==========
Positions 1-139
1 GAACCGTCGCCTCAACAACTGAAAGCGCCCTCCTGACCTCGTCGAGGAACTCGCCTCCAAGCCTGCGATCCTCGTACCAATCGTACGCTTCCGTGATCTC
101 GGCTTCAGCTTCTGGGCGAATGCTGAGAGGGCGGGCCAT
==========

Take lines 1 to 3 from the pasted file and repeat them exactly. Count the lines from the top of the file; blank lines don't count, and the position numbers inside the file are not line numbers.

Positions 1-139
1 GAACCGTCGCCTCAACAACTGAAAGCGCCCTCCTGACCTCGTCGAGGAACTCGCCTCCAAGCCTGCGATCCTCGTACCAATCGTACGCTTCCGTGATCTC
101 GGCTTCAGCTTCTGGGCGAATGCTGAGAGGGCGGGCCAT